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Does evidence support raw food diets?

Recommendations stating the nutritional and health benefits of raw food diets are based on very weak or even non-existent evidence

Feeding a complete or primarily raw food diet is an increasingly popular option being taken up by pet owners, but analyses of the evidence corroborate the reality that research is severely lacking. Feeding cats and dogs on raw diets should be approached with caution until adequate evidence is garnered, conclude two reports in Veterinary Evidence

“The majority of scientific research on these diets focuses on food safety and zoonosis risks, whereas the effects of raw food diets on animal health remain mostly unknown,” said Nieky van Veggel, a companion animal health and nutrition expert and Senior Lecturer in Bioveterinary Science at Writtle University College. 

“Vets and vet nurses should ensure owners are aware of the risks involved in feeding raw food diets so that owners can make an informed decision.” 

The evidence (or lack of) 

Much of the research into this area has focused on the risk factors for infectious disease – in humans and animals – associated with the possible existence of pathogens, particularly in raw meat, and subsequent contamination of the environment surrounding a pet and its owner.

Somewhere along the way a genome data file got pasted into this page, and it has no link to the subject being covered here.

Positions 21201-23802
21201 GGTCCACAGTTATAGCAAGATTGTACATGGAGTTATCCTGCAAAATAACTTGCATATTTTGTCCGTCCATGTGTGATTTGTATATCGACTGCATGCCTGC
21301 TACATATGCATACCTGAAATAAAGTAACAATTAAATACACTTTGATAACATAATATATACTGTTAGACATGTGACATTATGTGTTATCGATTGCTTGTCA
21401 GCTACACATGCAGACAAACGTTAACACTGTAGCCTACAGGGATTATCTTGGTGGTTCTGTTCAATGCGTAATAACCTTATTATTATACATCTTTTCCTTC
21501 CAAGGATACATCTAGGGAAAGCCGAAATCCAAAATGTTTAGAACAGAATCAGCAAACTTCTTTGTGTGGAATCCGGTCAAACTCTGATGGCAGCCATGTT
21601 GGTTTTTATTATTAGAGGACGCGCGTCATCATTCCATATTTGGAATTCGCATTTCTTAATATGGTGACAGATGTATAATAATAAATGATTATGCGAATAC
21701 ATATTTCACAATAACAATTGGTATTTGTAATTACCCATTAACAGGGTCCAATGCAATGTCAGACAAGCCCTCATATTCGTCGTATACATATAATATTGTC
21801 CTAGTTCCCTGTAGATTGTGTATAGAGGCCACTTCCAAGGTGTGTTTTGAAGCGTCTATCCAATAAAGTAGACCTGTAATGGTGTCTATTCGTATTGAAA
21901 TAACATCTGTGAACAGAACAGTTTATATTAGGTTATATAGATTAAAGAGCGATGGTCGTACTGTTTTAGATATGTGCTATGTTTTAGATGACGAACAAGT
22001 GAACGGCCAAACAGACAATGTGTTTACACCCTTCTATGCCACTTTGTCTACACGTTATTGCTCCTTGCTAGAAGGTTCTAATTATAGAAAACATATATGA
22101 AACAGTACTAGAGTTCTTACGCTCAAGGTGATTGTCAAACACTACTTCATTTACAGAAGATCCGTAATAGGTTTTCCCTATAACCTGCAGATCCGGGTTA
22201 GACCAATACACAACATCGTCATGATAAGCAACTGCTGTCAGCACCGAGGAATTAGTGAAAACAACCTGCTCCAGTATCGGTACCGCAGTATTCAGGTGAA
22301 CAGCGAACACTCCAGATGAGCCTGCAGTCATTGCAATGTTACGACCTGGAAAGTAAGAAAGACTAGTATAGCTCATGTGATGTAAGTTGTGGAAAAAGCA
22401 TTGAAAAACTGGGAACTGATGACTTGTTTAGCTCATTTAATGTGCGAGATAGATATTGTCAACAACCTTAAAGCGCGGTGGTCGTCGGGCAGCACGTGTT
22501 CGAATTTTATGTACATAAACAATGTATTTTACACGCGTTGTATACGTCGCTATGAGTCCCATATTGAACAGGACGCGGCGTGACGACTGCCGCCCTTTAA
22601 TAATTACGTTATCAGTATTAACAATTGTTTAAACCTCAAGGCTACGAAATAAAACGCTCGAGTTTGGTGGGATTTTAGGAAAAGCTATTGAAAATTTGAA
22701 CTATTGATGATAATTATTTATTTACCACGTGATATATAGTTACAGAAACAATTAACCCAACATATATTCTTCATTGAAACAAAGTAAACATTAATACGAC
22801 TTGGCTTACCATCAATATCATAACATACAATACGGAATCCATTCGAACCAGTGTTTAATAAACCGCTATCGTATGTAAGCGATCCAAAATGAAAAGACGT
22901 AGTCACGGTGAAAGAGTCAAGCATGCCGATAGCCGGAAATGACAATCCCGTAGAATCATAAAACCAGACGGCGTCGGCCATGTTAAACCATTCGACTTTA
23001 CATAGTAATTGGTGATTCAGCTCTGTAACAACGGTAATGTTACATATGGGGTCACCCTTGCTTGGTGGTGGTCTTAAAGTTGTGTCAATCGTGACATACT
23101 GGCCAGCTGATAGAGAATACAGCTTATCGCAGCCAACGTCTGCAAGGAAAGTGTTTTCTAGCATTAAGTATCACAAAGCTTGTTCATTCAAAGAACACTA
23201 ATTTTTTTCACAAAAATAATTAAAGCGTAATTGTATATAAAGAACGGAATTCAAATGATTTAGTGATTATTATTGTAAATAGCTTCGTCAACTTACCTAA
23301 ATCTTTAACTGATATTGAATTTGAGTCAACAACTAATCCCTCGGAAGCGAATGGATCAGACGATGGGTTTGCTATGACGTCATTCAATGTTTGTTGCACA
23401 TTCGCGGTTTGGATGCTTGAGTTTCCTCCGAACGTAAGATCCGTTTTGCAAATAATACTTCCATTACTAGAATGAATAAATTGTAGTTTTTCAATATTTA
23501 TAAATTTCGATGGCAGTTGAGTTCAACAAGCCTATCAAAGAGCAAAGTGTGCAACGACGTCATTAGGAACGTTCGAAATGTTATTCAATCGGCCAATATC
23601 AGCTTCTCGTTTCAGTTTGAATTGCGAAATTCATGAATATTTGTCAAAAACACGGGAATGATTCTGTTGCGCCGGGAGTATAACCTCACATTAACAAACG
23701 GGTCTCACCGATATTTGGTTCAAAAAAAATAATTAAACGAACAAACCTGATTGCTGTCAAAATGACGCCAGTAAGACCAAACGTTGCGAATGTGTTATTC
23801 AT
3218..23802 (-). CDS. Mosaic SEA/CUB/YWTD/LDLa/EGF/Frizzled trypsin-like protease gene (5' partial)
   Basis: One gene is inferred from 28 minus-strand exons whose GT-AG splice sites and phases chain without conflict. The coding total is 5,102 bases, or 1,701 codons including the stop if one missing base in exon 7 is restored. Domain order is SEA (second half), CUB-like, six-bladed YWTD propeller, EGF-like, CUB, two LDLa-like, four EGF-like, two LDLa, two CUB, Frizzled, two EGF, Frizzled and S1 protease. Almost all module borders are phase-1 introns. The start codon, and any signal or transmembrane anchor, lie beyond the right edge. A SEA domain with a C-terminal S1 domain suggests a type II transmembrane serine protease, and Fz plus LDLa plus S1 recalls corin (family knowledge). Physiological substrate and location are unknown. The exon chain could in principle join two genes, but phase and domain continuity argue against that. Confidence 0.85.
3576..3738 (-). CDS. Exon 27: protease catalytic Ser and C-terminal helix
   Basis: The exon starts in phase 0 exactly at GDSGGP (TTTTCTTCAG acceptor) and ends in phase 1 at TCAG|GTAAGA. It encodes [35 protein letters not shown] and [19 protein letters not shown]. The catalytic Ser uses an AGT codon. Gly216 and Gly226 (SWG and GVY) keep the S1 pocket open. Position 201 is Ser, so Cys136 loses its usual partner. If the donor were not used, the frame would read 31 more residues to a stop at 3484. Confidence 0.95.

As a result, there is a gaping hole in the evidence, and the wider health and nutritional benefits or risks of raw food diets remain relatively unknown. This has been demonstrated by two Knowledge Summaries in Veterinary Evidence

In April 2018, a search of the available veterinary literature was conducted in an attempt to answer whether raw food increases the risk of kidney stones in dogs compared to feeding a dry kibble diet. The evidence in the report – entitled: “In adult dogs, does feeding a raw food diet increase the risk of urinary calculi formation compared to feeding a complete dry kibble diet?” – amounted to just one study that provided weak evidence that neither supported nor challenged the hypothesis. 

Even more striking was the outcome of a literature search in 2017 targeted towards finding out whether a raw food diet was more effective than kibble at reducing periodontal disease – not a single piece of relevant research was identified. The authors of that Knowledge Summary – “In dogs with periodontal disease is feeding a complete raw meat diet more effective than a complete kibble ‘dental’ diet

at reducing periodontal disease?” – highlighted this discovery as “representative of the lack of research on raw feeds and feeding”. 

These examples are not exceptions. A 2011 article in The Canadian Veterinary Journal, entitled “Raw food diets in companion animals: A critical review”, stated that, at the time of its publication, not one study looking at the nutritional risks or benefits of raw meat feeding in dogs and cats existed in the top three levels of evidence. The only published information was of poor quality or not reliable. 

As a result, and since the majority of current recommendations for the adoption of raw food diets come from anecdotal sources, Nieky said: “Vets should advise owners interested in raw food diets to follow strict food hygiene guidelines, and use their clinical experience to determine whether a raw food diet is right for individual patients.”

Jennifer Parker

Jennifer Parker

Editor
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